“Something Evil” – Spielberg’s forgotten horror movie

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After The Exorcist, the film, came out in 1973, studios and filmmakers were in a mad rush to capitalize on its success. If you look at any given horror title from ’73 through to about ’76, it might have to deal with demonic possession or Satan or some sort of ritualistic anything that could link itself stylistically or thematically back to the granddaddy of them all The Exorcist.

But, in 1972, the book was a hot property, too. And before the slew of imitators that appeared in the movie’s wake, a little-seen movie made that same year was made to retroactively cash-in on the movie’s success. That movie was Something Evil. The story itself is rather simple, and simply told. A married couple (played by Darren McGavin and Sandy Dennis) move into a house, a lovely house out in the country, that is infested with demons. And the demons want to destroy the family, wrecking their emotions and turning them against one another, before finally possessing the soul of their little boy (played by Johnny Whitaker, a famous child star at the time).

This is a forgettable, cheaply made made-for-TV flick, but what’s interesting about it is that it was directed by a post-Duel Steven Spielberg. Duel put Spielberg on the map as a director to look out for, and Something Evil gave him a chance to play with his craft and hone it, shaping some of the themes that he would use throughout his oeuvre: The strong family, juxtaposing classically-framed Americana with something darker, and impressive camera work that isn’t show-offy, per se, but adds a certain layer to the overall atmosphere of the story being told.

Watching a film like Something Evil makes me wonder why Spielberg didn’t return to horror more often. He made Jaws, and he supposedly directed Poltergeist for a coked-out Tobe Hooper, but he’s a natural at it. This is the only time in his filmmaking career, as a director, not as a producer, that is strictly supernatural horror, intended not as an adventure, but as a story to produce chills in the viewer. And, largely, it works. Some of the budgetary restraints provide some unintentional laughs, like one in which a car’s windshield cracks and it’s clearly drawn on the film, but with a more relaxed schedule and a bigger budget, Something Evil could have held its own–not against The Exorcist or anything, but it could have been just as memorable as, say, the original Amityville Horror. Hell, even the “spooky eyes” scare here works better than it did in Amity, and it was made a whole 8 years earlier (6 years earlier than the book).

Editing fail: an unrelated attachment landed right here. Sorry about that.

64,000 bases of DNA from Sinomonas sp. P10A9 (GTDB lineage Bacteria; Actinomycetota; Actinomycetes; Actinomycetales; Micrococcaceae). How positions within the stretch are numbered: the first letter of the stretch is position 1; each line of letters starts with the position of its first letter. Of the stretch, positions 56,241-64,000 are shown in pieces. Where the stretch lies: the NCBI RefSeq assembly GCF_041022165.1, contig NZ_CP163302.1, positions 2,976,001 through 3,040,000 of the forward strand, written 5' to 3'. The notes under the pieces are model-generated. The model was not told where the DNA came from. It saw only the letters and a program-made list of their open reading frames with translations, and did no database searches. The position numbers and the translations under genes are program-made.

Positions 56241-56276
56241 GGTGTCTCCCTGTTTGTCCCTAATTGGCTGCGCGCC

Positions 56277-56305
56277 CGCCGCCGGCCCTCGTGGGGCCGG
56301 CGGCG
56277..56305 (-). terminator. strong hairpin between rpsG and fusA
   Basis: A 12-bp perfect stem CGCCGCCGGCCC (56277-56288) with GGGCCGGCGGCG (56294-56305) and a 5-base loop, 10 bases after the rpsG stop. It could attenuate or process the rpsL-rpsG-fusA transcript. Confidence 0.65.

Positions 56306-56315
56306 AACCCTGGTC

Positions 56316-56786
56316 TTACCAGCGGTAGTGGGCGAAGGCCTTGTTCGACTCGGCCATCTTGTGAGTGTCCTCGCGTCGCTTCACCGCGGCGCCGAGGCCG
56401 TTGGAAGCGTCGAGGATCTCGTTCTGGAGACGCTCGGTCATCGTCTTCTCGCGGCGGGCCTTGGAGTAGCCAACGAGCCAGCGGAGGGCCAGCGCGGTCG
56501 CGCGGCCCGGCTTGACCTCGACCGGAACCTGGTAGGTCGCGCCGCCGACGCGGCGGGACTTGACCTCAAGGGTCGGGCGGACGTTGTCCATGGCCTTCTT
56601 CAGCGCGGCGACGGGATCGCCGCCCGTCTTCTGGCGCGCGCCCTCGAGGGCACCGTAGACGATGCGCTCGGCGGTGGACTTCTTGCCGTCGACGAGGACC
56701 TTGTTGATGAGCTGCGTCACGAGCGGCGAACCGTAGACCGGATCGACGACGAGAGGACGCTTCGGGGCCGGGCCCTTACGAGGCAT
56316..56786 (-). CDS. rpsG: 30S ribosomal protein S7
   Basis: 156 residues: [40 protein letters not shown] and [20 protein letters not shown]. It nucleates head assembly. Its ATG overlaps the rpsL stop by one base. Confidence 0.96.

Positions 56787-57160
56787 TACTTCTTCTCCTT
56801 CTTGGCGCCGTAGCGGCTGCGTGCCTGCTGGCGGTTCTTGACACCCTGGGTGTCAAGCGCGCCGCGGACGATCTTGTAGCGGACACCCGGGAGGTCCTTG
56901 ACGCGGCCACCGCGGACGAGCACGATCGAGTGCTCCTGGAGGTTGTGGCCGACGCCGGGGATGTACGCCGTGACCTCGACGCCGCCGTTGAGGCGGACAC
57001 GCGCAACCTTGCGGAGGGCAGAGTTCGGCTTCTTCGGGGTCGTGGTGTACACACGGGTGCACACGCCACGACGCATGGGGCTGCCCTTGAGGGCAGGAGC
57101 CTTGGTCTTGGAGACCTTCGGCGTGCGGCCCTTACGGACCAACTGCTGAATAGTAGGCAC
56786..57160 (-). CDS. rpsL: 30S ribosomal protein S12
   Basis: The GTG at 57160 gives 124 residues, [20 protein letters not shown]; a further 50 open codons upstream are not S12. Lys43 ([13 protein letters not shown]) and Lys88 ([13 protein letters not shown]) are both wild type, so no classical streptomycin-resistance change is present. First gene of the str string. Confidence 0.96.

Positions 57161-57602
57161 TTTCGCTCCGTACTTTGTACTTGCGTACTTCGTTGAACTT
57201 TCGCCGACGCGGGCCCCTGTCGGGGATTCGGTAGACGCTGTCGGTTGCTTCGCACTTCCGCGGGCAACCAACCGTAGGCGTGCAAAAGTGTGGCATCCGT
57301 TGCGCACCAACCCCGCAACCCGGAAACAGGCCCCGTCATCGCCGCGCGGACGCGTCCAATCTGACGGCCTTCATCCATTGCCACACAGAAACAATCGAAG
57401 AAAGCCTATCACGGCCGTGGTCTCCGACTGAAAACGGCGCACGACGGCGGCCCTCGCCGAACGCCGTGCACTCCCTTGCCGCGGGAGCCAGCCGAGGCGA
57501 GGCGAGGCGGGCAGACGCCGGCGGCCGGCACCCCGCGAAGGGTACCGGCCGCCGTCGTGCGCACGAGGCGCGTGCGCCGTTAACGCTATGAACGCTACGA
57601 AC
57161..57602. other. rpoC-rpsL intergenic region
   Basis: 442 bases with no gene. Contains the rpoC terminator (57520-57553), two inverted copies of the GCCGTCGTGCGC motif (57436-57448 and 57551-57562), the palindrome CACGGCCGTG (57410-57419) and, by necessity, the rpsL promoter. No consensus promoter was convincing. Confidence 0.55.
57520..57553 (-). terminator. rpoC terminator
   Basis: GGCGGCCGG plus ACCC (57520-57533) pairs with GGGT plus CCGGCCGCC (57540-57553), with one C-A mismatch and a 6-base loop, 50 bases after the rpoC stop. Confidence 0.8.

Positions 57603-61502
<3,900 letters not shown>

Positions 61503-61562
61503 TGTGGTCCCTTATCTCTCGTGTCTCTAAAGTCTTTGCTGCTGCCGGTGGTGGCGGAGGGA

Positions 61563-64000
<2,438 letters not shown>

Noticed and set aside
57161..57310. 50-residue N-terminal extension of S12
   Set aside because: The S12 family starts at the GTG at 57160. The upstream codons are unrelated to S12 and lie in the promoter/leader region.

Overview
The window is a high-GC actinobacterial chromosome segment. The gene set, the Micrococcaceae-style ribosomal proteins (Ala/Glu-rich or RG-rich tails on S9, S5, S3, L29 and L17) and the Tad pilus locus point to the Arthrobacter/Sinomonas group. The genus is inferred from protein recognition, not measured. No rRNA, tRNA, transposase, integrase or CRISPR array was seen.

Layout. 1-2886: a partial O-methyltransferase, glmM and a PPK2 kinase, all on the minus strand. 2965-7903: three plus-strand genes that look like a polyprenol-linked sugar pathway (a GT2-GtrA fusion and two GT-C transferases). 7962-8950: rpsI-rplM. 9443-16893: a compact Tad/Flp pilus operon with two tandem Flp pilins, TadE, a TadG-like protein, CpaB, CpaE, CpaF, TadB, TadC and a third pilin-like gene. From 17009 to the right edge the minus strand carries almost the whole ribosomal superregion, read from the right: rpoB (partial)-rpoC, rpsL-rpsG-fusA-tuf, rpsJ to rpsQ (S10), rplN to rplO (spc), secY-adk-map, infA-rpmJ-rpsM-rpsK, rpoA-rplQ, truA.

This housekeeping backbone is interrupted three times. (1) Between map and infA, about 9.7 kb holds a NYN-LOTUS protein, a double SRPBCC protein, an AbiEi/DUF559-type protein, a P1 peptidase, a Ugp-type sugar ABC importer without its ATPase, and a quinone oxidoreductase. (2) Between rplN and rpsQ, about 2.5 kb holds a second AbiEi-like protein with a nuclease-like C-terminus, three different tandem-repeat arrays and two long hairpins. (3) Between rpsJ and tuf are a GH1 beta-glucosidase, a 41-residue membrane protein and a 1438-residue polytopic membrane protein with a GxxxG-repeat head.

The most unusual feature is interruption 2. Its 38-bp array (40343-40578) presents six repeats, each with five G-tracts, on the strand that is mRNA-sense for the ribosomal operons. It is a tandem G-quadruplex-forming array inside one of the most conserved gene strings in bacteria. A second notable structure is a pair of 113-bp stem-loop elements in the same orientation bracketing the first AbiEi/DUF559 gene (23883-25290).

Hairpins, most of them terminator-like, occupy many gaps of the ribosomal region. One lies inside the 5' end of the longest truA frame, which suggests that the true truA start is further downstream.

Like so many other movies of this type, what leads to some of its undoing is a limp attempt to rationalize the nature of the evil. Everything that happens, there’s an explanation for it in some book somewhere. This means this, and that means that. Horror, to me, is better left undefined. Demons come from a realm incomprehensible to human minds and being able to define their motivations just seems unnecessary. They want to make us miserable and are incredibly good at it, why define it any further than that?

The cast does well with the material and it treats itself with a deadly seriousness. No, Something Evil isn’t a classic, or something you have to rush out and see right now, but it’s worth watching as a study in filmmaking itself. It’s interesting to see a director work outside of his comfort zone and create a film he’s never made before or since. It’s interesting to see the kinds of tools he’d employ later on, before those techniques were perfected, and actually sometimes flounder at it and fail. It helps you realize that everyone is capable of doing less-than-stellar work as a sophomore director, and even the most genuinely-born talented folks need practice. Not that Something Evil is a failure, really, it was just that it had a lot of potential that it never quite reached.

For a low-budget made-for-TV movie that was a rip-off of The Exorcist before The Exorcist, it’s actually quite good. The best scene is a long-take through a party, employing some multiple sides of dialogue in the same vein as Robert Altman.

You can watch the full movie here, too:

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